A few days ago, the nearby town, Sant Cugat, held its Festa Major. The usual castellers, gegants, folk dancing and diablos all made their required appearances. As if there weren't enough other saints' days, holidays and festivals, each city in Catalunya (and probably Spain, hoping a commenter can confirm) celebrates a festa major (catalan). For some towns, the festa major honors the town's patron saint. Yes, just like names, cities have patron saints who are venerated with several days of special celebrations. For other towns the festa major is held on a date that honors a historical event or its foundation.
Community Meal Sant Cugat Festa Major 2010 | Sant Cugat Ajuntament
According to my children's book on Catalan traditions, the festa major began as a way to celebrate the end of the agricultural season. A festa major is an opportunity for the community to gather, to participate, to relax and to celebrate a shared heritage. I love that there is little to do with commerce. Growing up in California, I loved going to art and wine festivals with my parents. But it seems that buying (whether it is expensive festival food or artisan wares) is the main focus of many festivals back home. The Sant Cugat festa major did have one evening of sidewalk sales. But buying is hardly the focus of 99% of the activities. The focus truly is about community gathering.
Gracia's Festa Major is perhaps the best example of this spirit. Throughout the year, different neighborhoods throughout Gracia plan and collect recycled supplies to decorate their street for a competition with the other streets.
A festa major usually lasts about three days and typically one of the days is an official holiday (no work or school). Yes, one day is not enough. When festivals are a regular occurrence, the festa major has got to be a big deal. And a big deal it is. I am always impressed with the organization it takes to put on a festa major. Events are held at different locations throughout the day from morning into the wee hours of the night.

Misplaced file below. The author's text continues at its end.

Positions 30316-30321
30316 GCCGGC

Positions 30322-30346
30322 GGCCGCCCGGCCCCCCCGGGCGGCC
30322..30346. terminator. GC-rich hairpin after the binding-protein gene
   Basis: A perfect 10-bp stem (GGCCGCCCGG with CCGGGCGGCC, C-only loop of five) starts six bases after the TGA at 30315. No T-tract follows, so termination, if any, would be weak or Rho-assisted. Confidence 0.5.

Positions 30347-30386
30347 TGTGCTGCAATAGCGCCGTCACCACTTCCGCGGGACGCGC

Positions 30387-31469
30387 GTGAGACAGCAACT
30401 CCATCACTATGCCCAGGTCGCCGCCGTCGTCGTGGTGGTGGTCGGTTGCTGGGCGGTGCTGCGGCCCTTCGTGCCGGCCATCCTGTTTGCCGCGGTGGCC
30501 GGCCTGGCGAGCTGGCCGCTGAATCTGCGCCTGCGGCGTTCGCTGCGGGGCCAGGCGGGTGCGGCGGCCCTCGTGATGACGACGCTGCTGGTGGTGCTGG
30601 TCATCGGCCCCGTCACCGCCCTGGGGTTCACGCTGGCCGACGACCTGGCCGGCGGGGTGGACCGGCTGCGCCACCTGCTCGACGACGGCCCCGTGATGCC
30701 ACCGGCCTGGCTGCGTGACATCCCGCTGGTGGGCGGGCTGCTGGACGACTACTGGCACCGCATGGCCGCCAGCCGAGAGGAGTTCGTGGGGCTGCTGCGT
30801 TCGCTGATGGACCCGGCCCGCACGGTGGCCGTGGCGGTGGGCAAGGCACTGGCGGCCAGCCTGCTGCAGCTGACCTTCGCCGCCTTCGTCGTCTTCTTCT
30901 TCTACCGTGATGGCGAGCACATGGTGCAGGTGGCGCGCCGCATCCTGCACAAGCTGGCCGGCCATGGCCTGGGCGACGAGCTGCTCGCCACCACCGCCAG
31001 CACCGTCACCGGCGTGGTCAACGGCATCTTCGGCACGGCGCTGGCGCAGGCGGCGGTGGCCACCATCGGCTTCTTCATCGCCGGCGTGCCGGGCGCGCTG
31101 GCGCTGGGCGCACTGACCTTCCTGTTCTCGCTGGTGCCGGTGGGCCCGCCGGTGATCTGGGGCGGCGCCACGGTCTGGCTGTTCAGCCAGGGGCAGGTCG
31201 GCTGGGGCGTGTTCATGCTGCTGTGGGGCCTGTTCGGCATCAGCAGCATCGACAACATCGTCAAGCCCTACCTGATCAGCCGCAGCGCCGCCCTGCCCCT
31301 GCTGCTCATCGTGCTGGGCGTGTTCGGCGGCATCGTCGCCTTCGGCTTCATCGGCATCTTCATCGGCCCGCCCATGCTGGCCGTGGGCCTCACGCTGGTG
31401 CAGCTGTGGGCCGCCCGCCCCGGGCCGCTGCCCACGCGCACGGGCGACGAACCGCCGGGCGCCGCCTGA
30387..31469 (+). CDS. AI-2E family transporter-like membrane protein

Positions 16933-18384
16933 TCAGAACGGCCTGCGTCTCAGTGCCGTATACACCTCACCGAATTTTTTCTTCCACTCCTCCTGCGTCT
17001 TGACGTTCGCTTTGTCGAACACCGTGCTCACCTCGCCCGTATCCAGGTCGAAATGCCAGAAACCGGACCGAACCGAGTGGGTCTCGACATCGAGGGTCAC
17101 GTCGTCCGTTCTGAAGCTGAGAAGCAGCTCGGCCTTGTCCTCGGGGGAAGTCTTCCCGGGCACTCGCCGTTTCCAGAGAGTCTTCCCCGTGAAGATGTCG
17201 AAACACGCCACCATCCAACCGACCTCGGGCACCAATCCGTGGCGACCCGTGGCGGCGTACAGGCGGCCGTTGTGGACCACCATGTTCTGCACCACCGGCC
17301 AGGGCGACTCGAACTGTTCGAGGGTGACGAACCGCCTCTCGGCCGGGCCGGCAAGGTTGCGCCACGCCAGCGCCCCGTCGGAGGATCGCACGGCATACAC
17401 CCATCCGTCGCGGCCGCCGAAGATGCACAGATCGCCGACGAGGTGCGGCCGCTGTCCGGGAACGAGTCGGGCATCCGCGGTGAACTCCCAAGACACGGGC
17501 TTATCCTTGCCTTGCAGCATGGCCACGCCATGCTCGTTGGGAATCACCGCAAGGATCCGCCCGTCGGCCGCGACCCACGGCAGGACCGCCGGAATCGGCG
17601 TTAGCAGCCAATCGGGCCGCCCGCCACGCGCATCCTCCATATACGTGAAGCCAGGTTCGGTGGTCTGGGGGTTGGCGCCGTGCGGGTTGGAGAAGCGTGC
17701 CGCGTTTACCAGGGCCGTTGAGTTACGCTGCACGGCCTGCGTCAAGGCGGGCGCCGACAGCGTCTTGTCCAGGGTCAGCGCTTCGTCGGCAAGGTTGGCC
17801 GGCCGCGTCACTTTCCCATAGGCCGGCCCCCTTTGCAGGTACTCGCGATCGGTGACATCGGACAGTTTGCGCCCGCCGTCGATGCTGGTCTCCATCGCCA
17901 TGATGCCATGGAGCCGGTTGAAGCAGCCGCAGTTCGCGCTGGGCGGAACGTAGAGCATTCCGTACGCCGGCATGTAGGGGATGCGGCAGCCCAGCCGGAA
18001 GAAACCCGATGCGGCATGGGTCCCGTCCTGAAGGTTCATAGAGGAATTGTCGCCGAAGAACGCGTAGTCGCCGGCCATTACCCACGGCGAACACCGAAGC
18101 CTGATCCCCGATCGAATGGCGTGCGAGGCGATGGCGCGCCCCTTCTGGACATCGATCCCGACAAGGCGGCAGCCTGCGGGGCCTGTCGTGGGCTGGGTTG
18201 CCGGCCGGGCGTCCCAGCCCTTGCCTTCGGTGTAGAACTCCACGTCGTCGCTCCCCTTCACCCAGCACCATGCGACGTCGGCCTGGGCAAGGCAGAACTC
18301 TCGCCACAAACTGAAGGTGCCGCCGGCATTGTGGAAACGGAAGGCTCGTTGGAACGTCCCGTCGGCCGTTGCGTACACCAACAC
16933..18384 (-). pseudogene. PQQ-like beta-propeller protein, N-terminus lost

Paella Cook-Off Sant Cugat Festa Major 2010 | Sant Cugat Ajuntament
Activities for each population group (kids, seniors, teens, twentysomethings, athletes, old ladies who like to make lace, people you like to cook huge pans of paella). If you have an interest, chances are there is an activity you would enjoy. A paella cook-off, barbecues in the street, outdoor cinema, juggling workshops, community meals, water gun fights, sports tournaments, play spaces for children, a water party, outdoor music, concerts at 2 AM for joves (teens/twentsomethings)... and the list goes on and on. Finding a listing for a Taller de bricolatge sexual: construccio de boles xineses was quite a surprise. Use google translate to figure it out yourself. And, no, I didn't attend the taller (workshop). Indeed something for everyone!
If you are traveling to Spain and Catalunya, I would definitely plan your travel around attending one of the many festivals. You will get a chance to celebrate with locals, see local customs firsthand and enjoy lots of free entertainment. It would be hard to attend a festival in Spain and leave without catching the spirit of the people.